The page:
As I mentioned in an earlier post (exactly a year ago! :D) I have my own website now. When I first bought the domain name and hosting package I opted to get a shared hosting server where I could build my own website using Wordpress. However, it never really satisfied me. I got a decent looking website up and running, but I had to work with the constraints of the Wordpress CMS. Whenever I wanted a part of my website to look a particular way, I had to go deep into menus and settings pages to try and tweak it to my liking. Also, most of the themes that were available didn't meet all of my requirements. Some of them would almost meet them but would be missing one critical feature or the other. In the end, I had to compromise by picking a theme that was good enough. I let my website be for about a year as I didn't have time in the middle of the semester to tweak everything to my liking.
In May I finally finished my bachelor's degree. That left me with more time on my hands to tweak my website to my liking. I tried to keep the wordpress blog but I found working with Wordpress themes quite difficult if I wanted to modify them. In the end, I decided to go for something simple that worked: Bootstrap. It was a barebones solution that produced good results using simple HTML classes. I found myself a good theme from Startbootstrap and got started redesigning my website.
Since I was using a static site generator, I no longer needed a hosting service which allowed disk access. So I decided that Github Pages would be the new home of my website. I canceled the hosting service but kept my domain name and pointed it to my brand new github pages site.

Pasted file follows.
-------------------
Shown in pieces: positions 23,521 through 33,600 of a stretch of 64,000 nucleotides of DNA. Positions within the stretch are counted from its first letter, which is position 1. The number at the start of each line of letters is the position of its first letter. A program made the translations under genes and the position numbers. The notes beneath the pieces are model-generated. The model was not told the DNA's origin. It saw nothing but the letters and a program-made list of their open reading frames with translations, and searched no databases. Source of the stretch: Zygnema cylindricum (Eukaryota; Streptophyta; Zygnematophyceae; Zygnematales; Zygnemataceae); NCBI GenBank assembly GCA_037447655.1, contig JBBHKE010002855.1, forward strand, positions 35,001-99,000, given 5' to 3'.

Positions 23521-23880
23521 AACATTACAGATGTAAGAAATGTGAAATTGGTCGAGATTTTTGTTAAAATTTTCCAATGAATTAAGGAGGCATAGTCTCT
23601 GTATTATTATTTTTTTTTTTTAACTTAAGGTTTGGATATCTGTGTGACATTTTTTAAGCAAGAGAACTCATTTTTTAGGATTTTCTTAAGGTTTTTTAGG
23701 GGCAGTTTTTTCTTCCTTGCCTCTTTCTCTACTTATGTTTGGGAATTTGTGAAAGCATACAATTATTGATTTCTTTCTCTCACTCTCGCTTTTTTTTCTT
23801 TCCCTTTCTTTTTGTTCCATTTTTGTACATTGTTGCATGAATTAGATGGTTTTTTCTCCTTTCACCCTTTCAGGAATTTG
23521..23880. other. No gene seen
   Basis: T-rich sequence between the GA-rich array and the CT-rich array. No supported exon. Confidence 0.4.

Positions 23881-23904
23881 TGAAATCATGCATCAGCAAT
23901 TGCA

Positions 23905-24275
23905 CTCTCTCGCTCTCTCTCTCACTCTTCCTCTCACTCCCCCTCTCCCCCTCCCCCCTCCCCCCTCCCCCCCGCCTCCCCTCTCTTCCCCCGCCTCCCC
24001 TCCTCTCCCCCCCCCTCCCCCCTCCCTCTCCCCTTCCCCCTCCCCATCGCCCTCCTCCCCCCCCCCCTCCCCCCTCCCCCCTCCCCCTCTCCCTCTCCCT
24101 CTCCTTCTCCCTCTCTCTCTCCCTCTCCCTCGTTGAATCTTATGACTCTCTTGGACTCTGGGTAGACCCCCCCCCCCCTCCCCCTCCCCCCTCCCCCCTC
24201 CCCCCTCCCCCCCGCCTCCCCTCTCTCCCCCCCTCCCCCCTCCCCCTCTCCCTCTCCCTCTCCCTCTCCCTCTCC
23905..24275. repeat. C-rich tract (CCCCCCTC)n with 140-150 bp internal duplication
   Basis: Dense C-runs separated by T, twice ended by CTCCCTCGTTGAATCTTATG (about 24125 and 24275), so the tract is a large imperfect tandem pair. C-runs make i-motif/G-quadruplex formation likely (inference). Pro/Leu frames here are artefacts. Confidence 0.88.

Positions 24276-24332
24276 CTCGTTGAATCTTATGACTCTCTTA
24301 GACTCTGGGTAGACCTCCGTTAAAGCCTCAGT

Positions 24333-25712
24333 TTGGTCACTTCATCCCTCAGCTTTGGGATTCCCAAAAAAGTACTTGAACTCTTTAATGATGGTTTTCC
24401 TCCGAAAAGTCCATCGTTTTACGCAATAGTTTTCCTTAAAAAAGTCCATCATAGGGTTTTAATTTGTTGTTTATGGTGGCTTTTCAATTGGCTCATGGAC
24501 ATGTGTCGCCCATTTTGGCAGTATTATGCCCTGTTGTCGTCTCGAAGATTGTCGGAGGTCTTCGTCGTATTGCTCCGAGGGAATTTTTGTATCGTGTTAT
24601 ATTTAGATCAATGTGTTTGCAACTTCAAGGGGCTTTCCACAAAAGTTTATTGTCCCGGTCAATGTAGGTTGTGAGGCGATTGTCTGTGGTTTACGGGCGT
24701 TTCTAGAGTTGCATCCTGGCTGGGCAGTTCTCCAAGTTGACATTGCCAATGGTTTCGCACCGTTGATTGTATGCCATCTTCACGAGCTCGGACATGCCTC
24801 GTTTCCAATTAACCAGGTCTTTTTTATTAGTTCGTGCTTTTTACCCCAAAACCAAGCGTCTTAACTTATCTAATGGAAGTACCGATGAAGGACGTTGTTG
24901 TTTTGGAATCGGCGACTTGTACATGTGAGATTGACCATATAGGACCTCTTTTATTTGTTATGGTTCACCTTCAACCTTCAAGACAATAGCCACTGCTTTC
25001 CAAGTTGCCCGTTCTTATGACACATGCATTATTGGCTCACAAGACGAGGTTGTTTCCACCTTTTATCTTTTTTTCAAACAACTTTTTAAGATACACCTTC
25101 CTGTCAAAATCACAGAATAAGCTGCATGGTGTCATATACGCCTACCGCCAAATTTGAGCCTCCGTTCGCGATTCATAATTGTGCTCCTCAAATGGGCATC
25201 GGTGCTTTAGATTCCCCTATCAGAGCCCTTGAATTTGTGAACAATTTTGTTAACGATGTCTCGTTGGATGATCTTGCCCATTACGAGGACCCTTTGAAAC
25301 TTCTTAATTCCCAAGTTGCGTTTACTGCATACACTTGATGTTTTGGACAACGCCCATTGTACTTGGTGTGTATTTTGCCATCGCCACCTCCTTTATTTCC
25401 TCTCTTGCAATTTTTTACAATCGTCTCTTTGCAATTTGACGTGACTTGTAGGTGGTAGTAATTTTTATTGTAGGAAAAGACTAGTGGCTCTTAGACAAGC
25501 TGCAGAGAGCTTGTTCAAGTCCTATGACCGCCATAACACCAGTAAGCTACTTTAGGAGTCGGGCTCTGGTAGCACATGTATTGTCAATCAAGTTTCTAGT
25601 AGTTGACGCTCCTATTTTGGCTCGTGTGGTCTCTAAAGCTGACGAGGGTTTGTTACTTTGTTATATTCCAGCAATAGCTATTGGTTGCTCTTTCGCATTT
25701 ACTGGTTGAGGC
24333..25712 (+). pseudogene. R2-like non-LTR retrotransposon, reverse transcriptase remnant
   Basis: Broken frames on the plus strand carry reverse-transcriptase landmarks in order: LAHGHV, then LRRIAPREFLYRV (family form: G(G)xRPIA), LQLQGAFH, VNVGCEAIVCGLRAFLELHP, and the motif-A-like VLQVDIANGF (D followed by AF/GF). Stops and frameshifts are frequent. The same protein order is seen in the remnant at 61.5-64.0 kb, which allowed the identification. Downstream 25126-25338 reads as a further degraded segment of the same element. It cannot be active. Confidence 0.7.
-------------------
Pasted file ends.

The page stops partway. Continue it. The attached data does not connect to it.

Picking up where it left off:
I also discovered that it was possible to use Jekyll to produce static blogs that did not require databases. They also had support for importing blogger posts. Jekyll has a lot of cool in built markdown formatting features that Blogger lacks. So I decided to give it a shot. Although I got most of my important posts imported and running on a new Jekyll blog, I was a bit reluctant to leave the platform that I'd been using for so many years. In the end I decided to maintain both blogs separately. The new Jekyll blog will mirror this blog for the most part. However, the Jekyll blog will be curated a little bit more strictly to contain only "professional" posts. This blog will continue to be my outlet for both professional/technical and fun random posts.
Go to ashwinnarayan.com to check out the new website.